Since my schedule was really tight, I haven’t done any sightseeing at all. However, I visited a few great places, where the an exclusive events were being held. My exploration started at Guiness Brewery, which is the most famous attraction in Ireland. The factory produces 17.000.000 pints of Guiness per day and ships worldwide. The taste of Guiness in Dublin is different from that bottle in your local grocery store. Irish people also like mixing up Oysters with Guiness – interesting experience.


Have you ever entered a black door on a black street with just one bouncer outside? I did. The moment you walk in reminded me of Narnia. Nothing can tell you from the outside that there is this chic and vintage whiskey bar with colors of gold, flowers and dozens of people smoking cigars. Great experience. Once again, you have to know places.



The more you can afford in London – the more you like it. Each time I’m there – I like it more and more. Let’s skip all the traditional tourist destinations and dig into some details and interesting places.

It was a pre-Christmas season, that’s why the whole city shined bright with bazzillion lights, filled with millions of tourists and have this tremendous vibe.


My goal was to visit British National Museum, but the closest I made there was the ice-rink place next to it. Surprisingly enough, it was be fun.

As for the cool restaurants and places to visit: Cocochan for great dumplings, Ice Bar for great shots from your ice glasses, Kouzu for the finest Japanese cuisine experience (get the duck!), Mamounia for sheesha. Burger and Lobster serves full size lobsters (or burgers) for just 20 pounds. As for the clubs – Maddox and Cuckoo are good choices.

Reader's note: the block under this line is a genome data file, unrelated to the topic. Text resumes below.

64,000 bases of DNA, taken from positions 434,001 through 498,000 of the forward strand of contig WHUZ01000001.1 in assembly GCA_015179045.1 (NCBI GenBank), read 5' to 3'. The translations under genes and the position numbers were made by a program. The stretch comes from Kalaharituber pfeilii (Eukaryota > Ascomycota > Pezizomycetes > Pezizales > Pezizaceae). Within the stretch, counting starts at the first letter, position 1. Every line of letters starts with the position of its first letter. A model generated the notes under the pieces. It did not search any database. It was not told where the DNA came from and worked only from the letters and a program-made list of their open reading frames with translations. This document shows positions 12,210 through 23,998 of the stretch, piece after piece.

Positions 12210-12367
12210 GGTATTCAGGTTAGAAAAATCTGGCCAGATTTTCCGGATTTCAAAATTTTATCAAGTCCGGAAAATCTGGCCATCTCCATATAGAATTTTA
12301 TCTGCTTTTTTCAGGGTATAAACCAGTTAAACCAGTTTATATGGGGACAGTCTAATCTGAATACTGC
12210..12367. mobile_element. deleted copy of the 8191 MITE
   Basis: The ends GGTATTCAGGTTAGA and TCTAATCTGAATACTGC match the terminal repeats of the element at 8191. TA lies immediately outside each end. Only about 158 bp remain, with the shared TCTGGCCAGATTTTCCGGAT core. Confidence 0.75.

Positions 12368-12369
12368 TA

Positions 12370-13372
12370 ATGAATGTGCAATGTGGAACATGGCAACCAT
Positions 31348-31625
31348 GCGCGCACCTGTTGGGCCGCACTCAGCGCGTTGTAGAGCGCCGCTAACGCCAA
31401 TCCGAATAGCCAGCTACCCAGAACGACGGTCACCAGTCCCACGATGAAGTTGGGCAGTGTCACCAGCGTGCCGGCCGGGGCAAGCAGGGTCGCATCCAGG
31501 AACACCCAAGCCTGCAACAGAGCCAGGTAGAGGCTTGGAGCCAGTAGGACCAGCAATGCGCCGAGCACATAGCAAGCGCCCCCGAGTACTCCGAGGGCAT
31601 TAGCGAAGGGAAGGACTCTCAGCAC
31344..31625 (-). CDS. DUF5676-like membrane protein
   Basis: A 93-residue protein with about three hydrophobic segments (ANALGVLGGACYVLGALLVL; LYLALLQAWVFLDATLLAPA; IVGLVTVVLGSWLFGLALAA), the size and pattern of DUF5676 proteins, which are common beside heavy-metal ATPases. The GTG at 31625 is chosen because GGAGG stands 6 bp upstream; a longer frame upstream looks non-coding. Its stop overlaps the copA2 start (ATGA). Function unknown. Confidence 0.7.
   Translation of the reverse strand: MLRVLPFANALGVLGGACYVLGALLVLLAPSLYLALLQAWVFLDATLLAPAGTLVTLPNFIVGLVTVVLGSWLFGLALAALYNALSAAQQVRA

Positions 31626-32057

If you prefer calm and chilled places, try attending musicals such as “Lion King” and “Phantom of the Opera”. Or you can enjoy the biggest IMAX at BFI next to Waterloo station.

I really liked the Canary Wharf neighbourhood – it feels so chilled, because of the canals, yet energetic and young. I would live there for a few years for sure.


During a meeting with a friend from Goldman Sachs we visited the trade floor. Oh my God!!! It is exactly what they showed us in movies: a huge open space with dozens of people screaming, calling and trading. Each Table had at least 3-4 displays with huge graphics, scales, numbers and news reports. Amazing atmosphere!

One more funny thing: Harrods had a great deal: spend $16,000 and get a free parking spot for 2 hours. Isn’t it amazing?


It was my second time in Japan – the sheer excitement now changed to deeper understanding of the culture and social dynamics.

Sophistication – this is the right word to describe Japan and its culture. Everything is meaningful, proper and solid. Salary men give their lives to companies they work for. Everything is done with respect. For instance: the hotel wallet bowed to a taxi driver, when he picked me up. By the way, the doors in taxi cabs are opened and closed automatically – so you don’t even have to touch them.